Now with my youth ramble out of the way, what is my stance on using vaping to get off cigarettes? If you are addicted to cigarettes, in an ideal world, you would just drop it and never touch another nicotine product again. But, this isn't an ideal world, is it? So in this not-so-ideal world, I think vaping is the next best thing you can do. It isn't safe, but it is miles safer than cigarettes, and by using vapes as opposed to cigarettes, while they do carry some risks, the amount of garbage you are breathing in is significantly less than traditional combusted cigarette smoke.

I see vapes as a great harm reduction tool for people who already smoke, and I think it has the potential to save countless lives, despite it's issues in it's current state. I don't think we should be demonizing a tool such as vaping for existing smokers, when it has this potential, and we should instead work towards creating regulations that foster a safer, healthier vaping industry, whilst also reducing it's appeal to minors who are not addicted to nicotine, and should never be.



IPv6 ACLs on MikroTik RouterOS

So, I got a CRS326-24G-2S+RM MikroTik switch in January to replace my aging Cisco SG300-52 switch that was more than a decade old, and I quickly learned how to do a lot with it, and got things set up the way I liked.

Everything, except IPv6. IPv6 is basically treated like a second class citizen on RouterOS, and it's kind of disappointing to say the least. Despite that, you can enable it via a package, and get it working more or less the way you would expect, despite the lack of documentation on IPv6 in RouterOS.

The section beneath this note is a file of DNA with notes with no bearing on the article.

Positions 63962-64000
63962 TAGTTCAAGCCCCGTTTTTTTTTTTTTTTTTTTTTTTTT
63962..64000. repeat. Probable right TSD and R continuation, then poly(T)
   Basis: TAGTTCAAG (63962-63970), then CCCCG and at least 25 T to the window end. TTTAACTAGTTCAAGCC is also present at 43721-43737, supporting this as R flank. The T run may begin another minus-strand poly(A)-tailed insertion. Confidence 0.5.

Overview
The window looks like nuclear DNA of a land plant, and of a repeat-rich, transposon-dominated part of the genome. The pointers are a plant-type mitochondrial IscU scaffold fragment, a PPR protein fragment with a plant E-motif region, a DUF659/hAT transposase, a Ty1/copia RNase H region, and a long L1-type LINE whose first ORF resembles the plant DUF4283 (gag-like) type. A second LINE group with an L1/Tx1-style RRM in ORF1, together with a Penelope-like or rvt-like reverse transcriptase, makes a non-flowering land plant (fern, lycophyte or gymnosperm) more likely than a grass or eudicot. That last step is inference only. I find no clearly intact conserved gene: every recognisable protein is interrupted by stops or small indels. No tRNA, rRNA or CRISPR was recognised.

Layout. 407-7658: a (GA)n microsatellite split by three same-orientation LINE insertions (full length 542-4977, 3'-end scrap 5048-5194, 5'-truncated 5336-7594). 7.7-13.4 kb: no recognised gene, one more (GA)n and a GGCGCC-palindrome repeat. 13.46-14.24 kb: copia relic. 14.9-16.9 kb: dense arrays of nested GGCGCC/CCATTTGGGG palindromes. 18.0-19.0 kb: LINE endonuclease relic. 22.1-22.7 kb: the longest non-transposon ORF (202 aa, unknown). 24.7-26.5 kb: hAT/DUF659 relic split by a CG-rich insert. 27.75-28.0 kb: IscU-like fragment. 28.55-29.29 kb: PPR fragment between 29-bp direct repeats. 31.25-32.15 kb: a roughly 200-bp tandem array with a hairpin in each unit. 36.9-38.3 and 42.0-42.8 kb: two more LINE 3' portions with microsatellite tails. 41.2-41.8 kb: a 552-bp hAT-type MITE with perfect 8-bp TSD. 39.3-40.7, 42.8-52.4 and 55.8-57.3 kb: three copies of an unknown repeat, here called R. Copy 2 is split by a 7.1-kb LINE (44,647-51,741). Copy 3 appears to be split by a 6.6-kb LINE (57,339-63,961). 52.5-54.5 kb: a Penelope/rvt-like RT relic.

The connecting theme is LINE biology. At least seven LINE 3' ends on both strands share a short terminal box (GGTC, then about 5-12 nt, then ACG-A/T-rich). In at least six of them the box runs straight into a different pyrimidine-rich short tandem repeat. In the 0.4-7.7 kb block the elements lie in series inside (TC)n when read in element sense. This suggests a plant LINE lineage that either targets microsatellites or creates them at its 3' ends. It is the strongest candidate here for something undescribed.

My biggest issue with it however, was the fact that when I would add an IPv6 ACL to the rule list on the switch, it would completely lock up, and halt all traffic regardless of protocol. This left me quite confused, and after trying to solve it myself for two months, I decided to ask for help on Reddit (see this thread)

The fix ended up being simple. I just had to add mac-protocol="ipv6" to the ACL rule so that the switch would know to specifically target IPv6 traffic only (not sure why it didn't just do that without that argument, but yeah). Nowhere on the MikroTik RouterOS help page for ACLs does it mention that you must add this if you want IPv6 ACLs to work properly, which is incredibly stupid.

Anyway, just wanted to put this post out there for anyone scouring the internet for answers as to why their IPv6 ACLs won't work on RouterOS. Thanks to Reddit user u/krisdb2009 for helping me out on the Reddit thread I linked to above.

Edit (Unix Timestamp 1709851301):

After taking a closer look at the help page for ACLs, it does mention that the use of mac-protocol is recommended if filtering IP packets, but doesn't say that it is required, so there's that I guess. I just expected it to work the same as the IPv4 ACLs, since those worked fine without defining mac-protocol, but I was wrong.



I'm done with Microsoft Windows as my operating system

You may be reading the title of this blog post, and may remember what I wrote in a blog post about how I was going to run Windows because I just didn't care.

Well, I changed my mind. For good reason too. I absolutely HATE how bloated Windows is out of the box. A multitude of garbage Microsoft Store apps that no one asked for. Solitaire collection? Xbox Game Pass? The version of outlook? Tiktok? No thank you. I absolutely hate having all of this garbage preinstalled on what is supposed to be a fresh install of Windows. It is a shame that the first thing I do on any install of windows is run a debloat tool. That just shows you how screwed Windows has become in the past eight years, maybe even more if you count the disaster that was Windows 8.

Plus, there are also all of these extra garbage processes running in the background consuming my CPU power, and leave me at about 150 processes on a cold boot. Onedrive? I don't even use the damn thing. Work or School Account? I'm not even signed in with a Microsoft account, so why the hell are you running? Antimalware Service Executable? Stop running all the damn time and consuming my power.